My youngest two daughters joined the Little Flowers Girls’ Club® this year, and it has been an absolutely wonderful…or should I say blessed…experience for them!
Based on the example of virtue modeled by St. Therese of Lisieux, there are four Wreaths [of flower badges] that can be earned altogether. Each Wreath of badges contains petals earned for each virtue ‘study’ completed.
The Little Flowers Girls’ Club® that we joined is working hard to complete Wreath III, which involves studying the following virtues:
Additionally, they have been working on the Patron Saint Badges of St. Pier Giorgio Frassati (Hiking), St. Zita (Cleaning), and St. John Paul the Great (Acting). As of last night, the girls completed their study of all the virtues, save for Fortitude and all three Patron Saint Badges. Way to go, girls!
As a Little Flower mom, I was asked to give at least one ‘virtue talk’ and provide at least one snack during the course of the Club year (September to May). The girls are divided into two groups based on age/grade: a younger group consisting of K-2nd graders, and an older one for 3rd graders and above. Since both of my girls are in the younger group, my ‘virtue talk’ on Cheerfulness was directed toward them. Each virtue has a corresponding saint and a flower that is presented as a model for the girls to follow.
The Virtue of Cheerfulness & Mary, The Mother of God
Representing the virtue of cheerfulness is Mary, the Mother of God and the wild blue phlox; a blue wildflower with five petals. To be honest, I wasn’t sure that I could do justice to Our Blessed Mother, whose life encompasses way more than just one of the virtues we covered this year. I mean, she truly is the epitome of every imaginable virtue! Yet, Mary’s happy heart and her willingness to do as God directed without complaining makes her a perfect model of cheerfulness in a world that could be anything but.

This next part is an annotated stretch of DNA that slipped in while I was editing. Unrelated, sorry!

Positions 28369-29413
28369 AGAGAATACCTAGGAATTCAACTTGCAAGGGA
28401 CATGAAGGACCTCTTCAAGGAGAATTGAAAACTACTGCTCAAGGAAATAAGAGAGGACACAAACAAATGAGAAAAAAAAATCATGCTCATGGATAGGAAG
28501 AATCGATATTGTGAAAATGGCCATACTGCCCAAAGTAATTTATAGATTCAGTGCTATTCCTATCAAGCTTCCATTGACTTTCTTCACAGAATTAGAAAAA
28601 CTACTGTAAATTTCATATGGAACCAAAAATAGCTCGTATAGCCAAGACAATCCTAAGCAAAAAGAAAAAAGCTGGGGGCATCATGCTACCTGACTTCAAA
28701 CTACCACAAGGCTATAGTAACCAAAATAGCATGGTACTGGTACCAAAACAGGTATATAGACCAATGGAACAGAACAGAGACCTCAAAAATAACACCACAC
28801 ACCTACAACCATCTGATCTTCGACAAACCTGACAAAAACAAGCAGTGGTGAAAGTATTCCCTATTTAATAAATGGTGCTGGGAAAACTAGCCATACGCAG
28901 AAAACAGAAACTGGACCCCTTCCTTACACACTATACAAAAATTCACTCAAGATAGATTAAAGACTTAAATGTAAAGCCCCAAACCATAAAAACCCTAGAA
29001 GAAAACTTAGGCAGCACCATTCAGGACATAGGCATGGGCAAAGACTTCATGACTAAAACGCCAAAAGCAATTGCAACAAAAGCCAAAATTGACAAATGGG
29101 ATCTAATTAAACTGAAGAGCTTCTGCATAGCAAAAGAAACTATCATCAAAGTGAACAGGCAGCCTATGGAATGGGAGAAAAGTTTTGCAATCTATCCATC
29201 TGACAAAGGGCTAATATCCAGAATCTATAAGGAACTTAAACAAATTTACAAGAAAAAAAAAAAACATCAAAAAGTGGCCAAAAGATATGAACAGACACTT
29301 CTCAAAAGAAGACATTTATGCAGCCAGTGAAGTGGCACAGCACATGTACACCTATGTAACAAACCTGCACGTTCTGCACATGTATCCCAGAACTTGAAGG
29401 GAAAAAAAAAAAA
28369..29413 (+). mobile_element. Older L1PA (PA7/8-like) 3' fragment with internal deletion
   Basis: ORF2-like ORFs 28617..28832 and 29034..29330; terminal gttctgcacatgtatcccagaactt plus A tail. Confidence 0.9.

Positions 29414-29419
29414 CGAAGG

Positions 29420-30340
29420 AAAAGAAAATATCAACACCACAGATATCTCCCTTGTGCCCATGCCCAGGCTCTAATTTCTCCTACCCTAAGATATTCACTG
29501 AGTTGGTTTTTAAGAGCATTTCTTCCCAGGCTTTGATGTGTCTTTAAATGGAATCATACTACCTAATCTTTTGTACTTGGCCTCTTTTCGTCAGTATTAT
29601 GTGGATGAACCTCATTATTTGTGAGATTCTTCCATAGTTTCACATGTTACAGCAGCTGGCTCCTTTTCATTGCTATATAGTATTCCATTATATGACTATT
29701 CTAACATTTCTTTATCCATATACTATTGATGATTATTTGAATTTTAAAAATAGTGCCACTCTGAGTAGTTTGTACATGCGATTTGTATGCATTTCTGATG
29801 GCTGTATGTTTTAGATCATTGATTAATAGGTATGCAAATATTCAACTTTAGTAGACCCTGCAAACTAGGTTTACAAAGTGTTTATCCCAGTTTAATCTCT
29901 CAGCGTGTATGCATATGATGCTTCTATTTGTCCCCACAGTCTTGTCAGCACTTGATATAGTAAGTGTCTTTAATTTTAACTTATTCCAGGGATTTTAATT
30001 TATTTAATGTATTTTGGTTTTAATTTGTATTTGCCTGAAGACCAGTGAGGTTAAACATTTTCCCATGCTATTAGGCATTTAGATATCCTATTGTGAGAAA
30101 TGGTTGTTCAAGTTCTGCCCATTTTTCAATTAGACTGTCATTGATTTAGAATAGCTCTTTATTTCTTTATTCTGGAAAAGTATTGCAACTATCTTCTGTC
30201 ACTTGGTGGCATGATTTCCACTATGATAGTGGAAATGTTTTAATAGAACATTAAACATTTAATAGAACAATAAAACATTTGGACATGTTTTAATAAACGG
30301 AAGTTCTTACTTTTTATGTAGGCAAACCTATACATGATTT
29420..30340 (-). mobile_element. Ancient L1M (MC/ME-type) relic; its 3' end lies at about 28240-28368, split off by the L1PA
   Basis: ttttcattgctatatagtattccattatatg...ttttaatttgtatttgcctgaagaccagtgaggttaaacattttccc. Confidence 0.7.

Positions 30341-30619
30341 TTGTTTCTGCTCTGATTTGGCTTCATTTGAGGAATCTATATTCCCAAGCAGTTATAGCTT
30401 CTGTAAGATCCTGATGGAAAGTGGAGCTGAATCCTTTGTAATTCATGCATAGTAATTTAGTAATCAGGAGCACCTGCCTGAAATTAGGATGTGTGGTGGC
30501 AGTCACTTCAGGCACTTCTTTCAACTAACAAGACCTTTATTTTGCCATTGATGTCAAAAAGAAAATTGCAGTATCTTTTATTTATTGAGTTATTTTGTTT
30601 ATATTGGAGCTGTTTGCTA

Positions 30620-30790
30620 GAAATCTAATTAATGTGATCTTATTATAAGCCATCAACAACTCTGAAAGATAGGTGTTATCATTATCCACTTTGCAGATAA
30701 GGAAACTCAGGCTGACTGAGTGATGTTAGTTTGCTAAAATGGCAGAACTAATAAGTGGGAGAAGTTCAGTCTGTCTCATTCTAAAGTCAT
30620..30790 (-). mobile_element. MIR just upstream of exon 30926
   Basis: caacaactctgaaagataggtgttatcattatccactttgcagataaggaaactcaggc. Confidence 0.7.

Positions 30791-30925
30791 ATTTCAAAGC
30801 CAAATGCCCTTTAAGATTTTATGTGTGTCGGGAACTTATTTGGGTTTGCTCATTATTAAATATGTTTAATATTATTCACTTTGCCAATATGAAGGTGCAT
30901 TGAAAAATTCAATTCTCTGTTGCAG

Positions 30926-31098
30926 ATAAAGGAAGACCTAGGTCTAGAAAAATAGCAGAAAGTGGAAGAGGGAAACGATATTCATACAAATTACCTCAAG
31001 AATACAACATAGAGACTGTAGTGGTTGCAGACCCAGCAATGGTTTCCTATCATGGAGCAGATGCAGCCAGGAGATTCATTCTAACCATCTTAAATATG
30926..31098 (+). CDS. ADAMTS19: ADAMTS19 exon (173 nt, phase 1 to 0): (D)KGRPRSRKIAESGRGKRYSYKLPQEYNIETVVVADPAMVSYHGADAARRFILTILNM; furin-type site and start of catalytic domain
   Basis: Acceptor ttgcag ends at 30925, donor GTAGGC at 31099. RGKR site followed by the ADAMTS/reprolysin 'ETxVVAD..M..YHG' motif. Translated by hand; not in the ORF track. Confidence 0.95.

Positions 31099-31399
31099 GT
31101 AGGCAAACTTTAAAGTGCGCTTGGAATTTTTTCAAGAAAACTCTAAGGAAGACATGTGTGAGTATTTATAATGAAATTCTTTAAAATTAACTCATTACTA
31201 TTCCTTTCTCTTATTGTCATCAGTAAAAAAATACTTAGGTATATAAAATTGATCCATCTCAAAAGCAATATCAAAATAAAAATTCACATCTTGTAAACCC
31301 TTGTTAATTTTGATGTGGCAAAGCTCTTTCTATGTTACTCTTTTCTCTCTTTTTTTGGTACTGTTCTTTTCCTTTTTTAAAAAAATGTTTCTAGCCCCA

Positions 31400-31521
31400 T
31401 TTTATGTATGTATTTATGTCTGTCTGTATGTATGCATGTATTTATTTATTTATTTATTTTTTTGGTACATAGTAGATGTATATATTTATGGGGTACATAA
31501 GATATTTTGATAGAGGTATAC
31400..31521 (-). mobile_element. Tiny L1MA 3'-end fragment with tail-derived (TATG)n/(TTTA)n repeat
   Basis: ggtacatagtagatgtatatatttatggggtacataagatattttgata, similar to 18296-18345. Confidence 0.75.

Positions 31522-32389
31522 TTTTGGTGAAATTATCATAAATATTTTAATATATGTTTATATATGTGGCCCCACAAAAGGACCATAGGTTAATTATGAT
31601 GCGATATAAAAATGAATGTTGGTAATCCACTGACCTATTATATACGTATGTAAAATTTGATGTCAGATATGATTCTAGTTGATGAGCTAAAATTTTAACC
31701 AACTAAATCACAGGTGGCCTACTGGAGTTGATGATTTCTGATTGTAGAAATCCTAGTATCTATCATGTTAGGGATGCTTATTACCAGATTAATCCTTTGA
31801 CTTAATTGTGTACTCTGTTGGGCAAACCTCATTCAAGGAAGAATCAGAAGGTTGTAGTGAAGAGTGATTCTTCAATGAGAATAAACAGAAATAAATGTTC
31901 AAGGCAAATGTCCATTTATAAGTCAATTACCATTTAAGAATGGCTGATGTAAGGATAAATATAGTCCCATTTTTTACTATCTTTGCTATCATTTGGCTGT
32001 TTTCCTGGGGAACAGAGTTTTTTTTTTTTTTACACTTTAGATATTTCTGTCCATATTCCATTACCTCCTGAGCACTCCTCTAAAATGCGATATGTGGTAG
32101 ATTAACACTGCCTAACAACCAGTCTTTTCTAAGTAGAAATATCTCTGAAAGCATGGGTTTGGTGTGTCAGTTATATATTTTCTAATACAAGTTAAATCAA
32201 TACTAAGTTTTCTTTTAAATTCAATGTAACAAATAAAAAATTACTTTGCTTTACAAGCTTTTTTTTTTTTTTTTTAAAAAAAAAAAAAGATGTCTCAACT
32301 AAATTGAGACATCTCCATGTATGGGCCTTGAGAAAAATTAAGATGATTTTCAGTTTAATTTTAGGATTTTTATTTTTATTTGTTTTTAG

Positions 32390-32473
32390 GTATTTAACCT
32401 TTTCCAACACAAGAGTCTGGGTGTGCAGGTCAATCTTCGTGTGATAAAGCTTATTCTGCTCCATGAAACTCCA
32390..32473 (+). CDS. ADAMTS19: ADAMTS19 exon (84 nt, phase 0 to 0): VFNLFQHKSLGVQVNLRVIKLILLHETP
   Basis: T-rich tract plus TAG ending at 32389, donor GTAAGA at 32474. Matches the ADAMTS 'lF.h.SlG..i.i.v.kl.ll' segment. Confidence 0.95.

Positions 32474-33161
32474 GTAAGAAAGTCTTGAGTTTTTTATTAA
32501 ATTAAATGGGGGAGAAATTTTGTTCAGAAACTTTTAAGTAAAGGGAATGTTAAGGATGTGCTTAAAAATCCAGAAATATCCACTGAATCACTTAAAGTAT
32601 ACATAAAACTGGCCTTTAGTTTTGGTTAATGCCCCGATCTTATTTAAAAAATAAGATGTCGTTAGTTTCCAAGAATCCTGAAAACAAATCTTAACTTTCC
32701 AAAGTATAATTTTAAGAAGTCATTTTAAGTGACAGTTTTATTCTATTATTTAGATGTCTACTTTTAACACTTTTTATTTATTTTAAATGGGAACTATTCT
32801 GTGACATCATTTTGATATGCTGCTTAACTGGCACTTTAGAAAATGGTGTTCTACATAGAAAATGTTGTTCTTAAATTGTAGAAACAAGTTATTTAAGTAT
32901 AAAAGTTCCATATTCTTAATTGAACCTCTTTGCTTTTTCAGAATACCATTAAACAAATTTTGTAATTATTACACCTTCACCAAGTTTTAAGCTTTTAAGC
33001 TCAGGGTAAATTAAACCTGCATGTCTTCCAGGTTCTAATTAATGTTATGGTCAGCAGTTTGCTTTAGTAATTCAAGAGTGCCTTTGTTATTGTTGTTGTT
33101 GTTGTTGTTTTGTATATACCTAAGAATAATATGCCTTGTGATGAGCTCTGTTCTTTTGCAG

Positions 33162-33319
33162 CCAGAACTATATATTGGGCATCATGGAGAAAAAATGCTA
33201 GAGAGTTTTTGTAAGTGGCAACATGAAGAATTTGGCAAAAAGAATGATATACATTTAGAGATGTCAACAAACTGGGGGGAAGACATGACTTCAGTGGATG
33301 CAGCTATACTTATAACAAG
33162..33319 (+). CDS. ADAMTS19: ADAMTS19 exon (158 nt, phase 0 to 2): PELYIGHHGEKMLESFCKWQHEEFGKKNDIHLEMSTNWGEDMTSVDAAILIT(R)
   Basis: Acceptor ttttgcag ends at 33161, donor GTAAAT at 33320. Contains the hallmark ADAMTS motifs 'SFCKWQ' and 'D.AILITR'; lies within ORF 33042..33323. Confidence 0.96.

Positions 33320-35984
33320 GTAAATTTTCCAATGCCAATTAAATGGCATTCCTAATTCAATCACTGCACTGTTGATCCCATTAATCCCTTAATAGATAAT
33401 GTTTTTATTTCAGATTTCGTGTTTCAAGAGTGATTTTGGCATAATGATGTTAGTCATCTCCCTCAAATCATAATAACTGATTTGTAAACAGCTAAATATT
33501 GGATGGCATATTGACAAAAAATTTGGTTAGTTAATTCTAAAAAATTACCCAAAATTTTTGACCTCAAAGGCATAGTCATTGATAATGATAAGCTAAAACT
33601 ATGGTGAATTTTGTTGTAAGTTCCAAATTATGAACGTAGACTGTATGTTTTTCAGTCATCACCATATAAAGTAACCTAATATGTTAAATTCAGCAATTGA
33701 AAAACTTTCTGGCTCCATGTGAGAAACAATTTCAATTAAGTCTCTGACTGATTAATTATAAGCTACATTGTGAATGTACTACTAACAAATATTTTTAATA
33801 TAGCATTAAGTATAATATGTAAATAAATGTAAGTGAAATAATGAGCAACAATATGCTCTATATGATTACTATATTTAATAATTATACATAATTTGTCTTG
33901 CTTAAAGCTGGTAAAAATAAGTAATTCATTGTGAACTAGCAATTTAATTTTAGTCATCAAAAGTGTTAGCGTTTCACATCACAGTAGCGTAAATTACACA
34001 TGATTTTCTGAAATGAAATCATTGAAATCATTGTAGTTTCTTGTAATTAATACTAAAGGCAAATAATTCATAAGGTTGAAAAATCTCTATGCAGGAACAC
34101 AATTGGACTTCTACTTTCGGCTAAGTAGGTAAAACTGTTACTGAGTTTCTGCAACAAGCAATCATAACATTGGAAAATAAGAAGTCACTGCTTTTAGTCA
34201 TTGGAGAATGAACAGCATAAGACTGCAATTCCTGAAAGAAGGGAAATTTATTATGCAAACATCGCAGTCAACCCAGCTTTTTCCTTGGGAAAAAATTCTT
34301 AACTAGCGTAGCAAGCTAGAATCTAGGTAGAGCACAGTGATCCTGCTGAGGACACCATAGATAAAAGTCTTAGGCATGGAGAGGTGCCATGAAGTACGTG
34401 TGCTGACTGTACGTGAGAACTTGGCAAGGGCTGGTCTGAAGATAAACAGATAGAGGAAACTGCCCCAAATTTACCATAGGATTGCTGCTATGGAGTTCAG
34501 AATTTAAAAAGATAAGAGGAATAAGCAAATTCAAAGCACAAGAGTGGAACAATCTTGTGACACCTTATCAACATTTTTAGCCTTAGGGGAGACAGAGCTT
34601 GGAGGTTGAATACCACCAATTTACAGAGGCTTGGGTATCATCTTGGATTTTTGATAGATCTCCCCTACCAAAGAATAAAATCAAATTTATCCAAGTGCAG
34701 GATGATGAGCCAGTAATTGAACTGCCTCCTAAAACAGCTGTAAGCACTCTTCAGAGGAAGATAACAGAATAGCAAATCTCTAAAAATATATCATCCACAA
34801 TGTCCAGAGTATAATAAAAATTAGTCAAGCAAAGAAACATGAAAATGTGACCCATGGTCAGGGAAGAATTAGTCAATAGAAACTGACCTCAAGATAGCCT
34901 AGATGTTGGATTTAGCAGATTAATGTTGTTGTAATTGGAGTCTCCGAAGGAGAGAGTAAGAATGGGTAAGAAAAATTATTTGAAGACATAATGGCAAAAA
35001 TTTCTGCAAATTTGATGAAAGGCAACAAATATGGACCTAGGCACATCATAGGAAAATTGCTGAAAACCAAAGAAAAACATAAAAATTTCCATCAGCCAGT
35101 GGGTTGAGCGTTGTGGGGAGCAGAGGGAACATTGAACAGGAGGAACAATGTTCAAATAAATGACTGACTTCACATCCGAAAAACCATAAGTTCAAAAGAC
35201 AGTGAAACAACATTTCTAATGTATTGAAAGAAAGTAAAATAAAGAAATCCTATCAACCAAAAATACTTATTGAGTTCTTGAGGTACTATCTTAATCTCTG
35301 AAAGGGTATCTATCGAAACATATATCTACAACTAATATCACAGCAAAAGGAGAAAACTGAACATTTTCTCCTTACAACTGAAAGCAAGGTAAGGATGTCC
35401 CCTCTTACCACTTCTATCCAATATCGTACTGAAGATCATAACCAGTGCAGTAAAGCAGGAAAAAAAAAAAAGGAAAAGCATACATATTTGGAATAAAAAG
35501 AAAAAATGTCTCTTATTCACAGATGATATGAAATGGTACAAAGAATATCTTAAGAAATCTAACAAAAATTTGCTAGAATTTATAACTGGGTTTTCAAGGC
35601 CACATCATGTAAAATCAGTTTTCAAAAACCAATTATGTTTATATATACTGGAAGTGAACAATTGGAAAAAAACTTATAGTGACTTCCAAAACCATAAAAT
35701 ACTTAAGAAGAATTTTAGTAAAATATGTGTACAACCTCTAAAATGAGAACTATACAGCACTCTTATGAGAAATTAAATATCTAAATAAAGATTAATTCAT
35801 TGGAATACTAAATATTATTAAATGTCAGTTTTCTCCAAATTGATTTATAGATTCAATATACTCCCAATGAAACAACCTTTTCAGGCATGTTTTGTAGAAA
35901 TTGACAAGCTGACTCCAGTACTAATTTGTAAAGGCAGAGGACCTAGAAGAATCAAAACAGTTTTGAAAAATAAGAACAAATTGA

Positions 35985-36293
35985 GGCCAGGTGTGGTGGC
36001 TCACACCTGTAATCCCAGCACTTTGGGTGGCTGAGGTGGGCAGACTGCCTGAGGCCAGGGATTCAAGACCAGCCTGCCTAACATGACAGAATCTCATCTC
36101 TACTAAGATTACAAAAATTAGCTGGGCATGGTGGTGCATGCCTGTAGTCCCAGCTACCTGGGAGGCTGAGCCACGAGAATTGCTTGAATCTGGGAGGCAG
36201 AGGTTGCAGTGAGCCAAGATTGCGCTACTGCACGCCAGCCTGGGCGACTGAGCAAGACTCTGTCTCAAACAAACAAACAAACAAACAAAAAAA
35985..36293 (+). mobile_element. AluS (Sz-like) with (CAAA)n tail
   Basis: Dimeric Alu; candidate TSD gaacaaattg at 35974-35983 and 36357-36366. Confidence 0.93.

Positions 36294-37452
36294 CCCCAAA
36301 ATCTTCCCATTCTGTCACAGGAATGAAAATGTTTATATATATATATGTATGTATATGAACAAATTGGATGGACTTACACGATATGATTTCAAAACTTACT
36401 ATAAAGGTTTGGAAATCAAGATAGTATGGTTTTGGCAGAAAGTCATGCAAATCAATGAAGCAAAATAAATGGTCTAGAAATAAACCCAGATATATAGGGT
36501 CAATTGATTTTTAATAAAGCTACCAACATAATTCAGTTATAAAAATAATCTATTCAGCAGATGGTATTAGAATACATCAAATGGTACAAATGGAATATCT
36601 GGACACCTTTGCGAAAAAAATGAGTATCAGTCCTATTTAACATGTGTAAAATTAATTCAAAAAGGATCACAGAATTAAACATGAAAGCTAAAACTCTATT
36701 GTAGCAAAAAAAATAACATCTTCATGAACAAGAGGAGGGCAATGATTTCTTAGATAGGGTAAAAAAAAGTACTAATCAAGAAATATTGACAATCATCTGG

As a peasant girl, Mary’s life was hard; and by saying “Yes!” to God, her life was about to get much harder. We know this to be true by the way in which Joseph, and the community in which she lived, responded to her pregnancy; the rigorous journey that she and Joseph had to make to Bethlehem, and then later to Egypt to escape Herod; the worry she experienced at ‘losing’ Jesus when he was at the Temple; the suffering she shared with Jesus during His passion.
I spoke to the girls about the way in which Mary obeyed God. Did she begrudgingly say, “Fine, I’ll do it!” and stomp off while muttering to herself about the unfairness of the request? Or did she cheerfully submit to God’s request by her humble reply of, “I am the handmaid of the Lord; let it be to me according to your Word” (Luke 1:38)?
Next, we discussed the five dimensions of cheerfulness, one for each petal of the blue phlox flower:
- Marian – Following the example set by Mary, the Mother of God
- Courageous – Being cheerful even when things are not going our way
- Heroic – Facing adversity and substituting our ‘normal’ reaction with cheerfulness, especially when it’s HARD!
- Consistent – Practice makes perfect! With practice, we can make cheerfulness a daily habit
- Contagious – Being cheerful leads to cheerfulness in others, and so forth. The ‘domino effect’ is endless.
Lastly, we talked about the ways in which we could add cheerfulness to someone’s day. The list they came up with was fairly extensive, but here are some highlights:
- Read to a younger brother or sister
- Help Mom with dinner/dishes/cleaning up
- Let a friend have the biggest/last cookie
- Say, “I Love You” to someone who might be sad
- Give someone a much-needed hug
I also found these wonderful coloring pages from Waltzing Matilda to keep the girls’ hands busy while they listened 🙂 All in all they were a wonderful group of girls, who listened intently and added so much ‘GOoD’ to the conversation!